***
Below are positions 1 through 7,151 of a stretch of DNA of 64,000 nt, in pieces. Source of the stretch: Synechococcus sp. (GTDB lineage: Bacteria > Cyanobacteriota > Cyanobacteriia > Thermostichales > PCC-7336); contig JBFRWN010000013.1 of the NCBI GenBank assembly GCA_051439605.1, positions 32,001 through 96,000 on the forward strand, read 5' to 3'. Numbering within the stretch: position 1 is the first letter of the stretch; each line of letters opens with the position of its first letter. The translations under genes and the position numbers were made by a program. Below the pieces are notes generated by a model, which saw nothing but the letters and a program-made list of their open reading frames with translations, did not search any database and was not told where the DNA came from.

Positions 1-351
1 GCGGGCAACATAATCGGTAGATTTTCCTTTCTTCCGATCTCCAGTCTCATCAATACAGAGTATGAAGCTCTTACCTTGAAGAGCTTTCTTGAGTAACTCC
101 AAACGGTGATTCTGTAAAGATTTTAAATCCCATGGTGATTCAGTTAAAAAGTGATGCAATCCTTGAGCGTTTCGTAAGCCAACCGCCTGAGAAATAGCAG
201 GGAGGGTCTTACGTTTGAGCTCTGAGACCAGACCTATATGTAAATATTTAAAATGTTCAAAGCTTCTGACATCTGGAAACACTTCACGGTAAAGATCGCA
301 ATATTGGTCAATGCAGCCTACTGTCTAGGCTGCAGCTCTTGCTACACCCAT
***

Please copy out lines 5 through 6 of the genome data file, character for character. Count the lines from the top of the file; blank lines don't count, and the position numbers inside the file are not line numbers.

201 GGAGGGTCTTACGTTTGAGCTCTGAGACCAGACCTATATGTAAATATTTAAAATGTTCAAAGCTTCTGACATCTGGAAACACTTCACGGTAAAGATCGCA
301 ATATTGGTCAATGCAGCCTACTGTCTAGGCTGCAGCTCTTGCTACACCCAT